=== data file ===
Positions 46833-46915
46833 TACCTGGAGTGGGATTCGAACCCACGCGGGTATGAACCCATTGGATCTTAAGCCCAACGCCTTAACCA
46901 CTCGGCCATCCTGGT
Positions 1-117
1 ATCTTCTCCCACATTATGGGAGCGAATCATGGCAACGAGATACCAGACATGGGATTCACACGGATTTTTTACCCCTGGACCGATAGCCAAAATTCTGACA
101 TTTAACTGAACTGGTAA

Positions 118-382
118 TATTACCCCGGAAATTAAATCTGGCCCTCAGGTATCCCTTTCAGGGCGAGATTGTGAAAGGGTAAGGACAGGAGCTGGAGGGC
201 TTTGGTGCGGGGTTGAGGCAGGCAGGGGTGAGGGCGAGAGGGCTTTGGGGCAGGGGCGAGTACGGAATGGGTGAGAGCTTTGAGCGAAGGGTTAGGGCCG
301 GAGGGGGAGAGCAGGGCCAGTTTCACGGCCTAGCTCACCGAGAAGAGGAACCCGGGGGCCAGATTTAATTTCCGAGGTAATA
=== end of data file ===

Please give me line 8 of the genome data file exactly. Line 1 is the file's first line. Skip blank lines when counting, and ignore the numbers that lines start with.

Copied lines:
118 TATTACCCCGGAAATTAAATCTGGCCCTCAGGTATCCCTTTCAGGGCGAGATTGTGAAAGGGTAAGGACAGGAGCTGGAGGGC